Click here to sign up for our newsletter & receive a £5 voucher![close]
×

Registration

Profile Informations

Login Details

or login

First name is required!
Last name is required!
First name is not valid!
Last name is not valid!
This is not an email address!
Email address is required!
This email is already registered!
Password is required!
Enter a valid password!
Please enter 6 or more characters!
Please enter 16 or less characters!
Passwords are not same!
Terms and Conditions are required!
Email or Password is wrong!

Apple fixes the 2018 MacBook Pro's throttling problem

Apple has released a patch designed to solve a throttling issue affecting its latest MacBook Pro.

The throttling issue on 2018 MacBook Pro models emerged last week, when the first wave of devices started arriving with users.

It was first discovered when YouTuber Dave Lee found that the new model was underperforming compared to its predecessor.

[embedded content]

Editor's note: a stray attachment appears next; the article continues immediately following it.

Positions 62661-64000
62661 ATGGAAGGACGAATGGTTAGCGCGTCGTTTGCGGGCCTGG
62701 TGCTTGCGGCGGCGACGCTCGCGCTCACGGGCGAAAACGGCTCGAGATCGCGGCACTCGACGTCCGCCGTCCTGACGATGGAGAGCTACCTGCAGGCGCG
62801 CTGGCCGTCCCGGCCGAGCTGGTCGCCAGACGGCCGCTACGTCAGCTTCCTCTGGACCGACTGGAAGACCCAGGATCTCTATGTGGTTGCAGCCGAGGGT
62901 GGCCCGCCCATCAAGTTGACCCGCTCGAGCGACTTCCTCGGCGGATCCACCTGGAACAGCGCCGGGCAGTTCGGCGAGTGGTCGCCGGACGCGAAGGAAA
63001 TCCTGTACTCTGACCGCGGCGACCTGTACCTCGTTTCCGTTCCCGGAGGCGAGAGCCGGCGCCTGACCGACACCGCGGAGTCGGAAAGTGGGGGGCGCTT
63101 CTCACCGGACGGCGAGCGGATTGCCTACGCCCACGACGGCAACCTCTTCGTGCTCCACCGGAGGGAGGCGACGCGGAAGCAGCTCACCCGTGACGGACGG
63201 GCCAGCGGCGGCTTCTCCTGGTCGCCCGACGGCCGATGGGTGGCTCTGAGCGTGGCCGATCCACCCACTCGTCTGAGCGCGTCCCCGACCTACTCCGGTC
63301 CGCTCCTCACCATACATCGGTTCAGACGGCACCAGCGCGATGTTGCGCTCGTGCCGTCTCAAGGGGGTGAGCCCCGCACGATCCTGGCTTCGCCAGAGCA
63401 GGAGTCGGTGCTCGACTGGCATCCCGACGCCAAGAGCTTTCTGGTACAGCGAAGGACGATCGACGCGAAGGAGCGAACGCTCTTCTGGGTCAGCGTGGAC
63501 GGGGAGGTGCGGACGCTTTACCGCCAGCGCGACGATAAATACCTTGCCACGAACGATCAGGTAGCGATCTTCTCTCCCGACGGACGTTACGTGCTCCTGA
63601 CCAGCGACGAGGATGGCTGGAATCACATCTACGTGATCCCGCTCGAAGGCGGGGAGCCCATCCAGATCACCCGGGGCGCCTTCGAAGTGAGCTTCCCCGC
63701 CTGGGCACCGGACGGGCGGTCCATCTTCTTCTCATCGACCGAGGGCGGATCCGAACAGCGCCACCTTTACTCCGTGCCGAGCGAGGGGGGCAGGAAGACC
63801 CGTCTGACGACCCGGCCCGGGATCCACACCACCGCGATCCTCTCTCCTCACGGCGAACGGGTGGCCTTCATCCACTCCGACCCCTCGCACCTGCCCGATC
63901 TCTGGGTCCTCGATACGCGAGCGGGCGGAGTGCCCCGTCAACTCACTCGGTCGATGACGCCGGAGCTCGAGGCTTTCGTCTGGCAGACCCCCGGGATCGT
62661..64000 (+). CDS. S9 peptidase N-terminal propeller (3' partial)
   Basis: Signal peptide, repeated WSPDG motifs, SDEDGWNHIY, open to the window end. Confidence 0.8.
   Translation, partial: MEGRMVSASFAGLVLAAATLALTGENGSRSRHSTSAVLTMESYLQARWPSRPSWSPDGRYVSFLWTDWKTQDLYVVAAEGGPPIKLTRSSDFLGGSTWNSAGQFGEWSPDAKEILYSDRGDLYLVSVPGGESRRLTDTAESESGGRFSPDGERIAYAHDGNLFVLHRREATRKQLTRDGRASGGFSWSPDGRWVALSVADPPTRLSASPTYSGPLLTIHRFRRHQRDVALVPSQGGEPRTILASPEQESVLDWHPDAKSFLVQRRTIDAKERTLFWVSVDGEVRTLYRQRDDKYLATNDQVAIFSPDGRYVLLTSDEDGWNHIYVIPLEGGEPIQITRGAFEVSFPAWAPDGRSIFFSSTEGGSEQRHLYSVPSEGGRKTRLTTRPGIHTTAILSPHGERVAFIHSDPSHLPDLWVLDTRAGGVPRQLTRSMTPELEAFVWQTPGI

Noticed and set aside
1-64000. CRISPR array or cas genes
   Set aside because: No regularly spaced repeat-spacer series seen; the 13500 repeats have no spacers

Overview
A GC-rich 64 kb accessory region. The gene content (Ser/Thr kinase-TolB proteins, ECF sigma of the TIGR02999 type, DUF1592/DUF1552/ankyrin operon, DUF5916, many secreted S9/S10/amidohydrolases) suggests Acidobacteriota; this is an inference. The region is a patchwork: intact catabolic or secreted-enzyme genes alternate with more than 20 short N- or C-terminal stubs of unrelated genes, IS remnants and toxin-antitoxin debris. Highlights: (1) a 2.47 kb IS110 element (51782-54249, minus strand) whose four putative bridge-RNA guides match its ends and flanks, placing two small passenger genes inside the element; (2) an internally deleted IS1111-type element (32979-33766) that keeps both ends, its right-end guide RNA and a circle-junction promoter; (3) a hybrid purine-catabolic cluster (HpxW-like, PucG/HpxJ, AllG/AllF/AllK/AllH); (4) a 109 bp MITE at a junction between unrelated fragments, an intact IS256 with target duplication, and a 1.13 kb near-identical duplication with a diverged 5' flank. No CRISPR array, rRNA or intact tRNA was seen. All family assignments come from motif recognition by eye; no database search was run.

Running Adobe Premiere Pro on his new 15in 2018 MacBook Pro (with a 2.9GHz Intel Core i9 chip), Lee found that it ran slower (and hotter) than the 2017 Pro's Core i7 chip.

His findings were verified by other customers and publications, and Apple has reportedly apologised for the issue, saying it is accidental.

"We apologize to any customer who has experienced less than optimal performance on their new systems," a spokesman told The Verge.

The company blamed a missing digital key in the firmware that drove down clock speeds under heavy thermal loads, meaning the 8th-gen Intel Core processors were throttled to below their baseline speeds.

The bug affects all new versions of the MacBook Pro - both 13in and 15in models - but not older versions of the laptop.

Apple's supplemental update, MacOS High Sierra 10.13.6, is available for download on the new models, and re-inserts the missing digital key.

It's the latest drama to unfold around Apple's latest machines, which also sport a redesigned keyboard that was ostensibly dreamt up to make the keyboard quieter, but which appears to solve a problem where dust or crumbs would stop keys from working.

That problem led to lawsuits against the tech giant, which was forced to offer free fixes for customers, but it's steadfastly refusing to admit that the 2018 MacBook Pro's keyboard redesign was a purposeful move to fix the issue.

Go to Source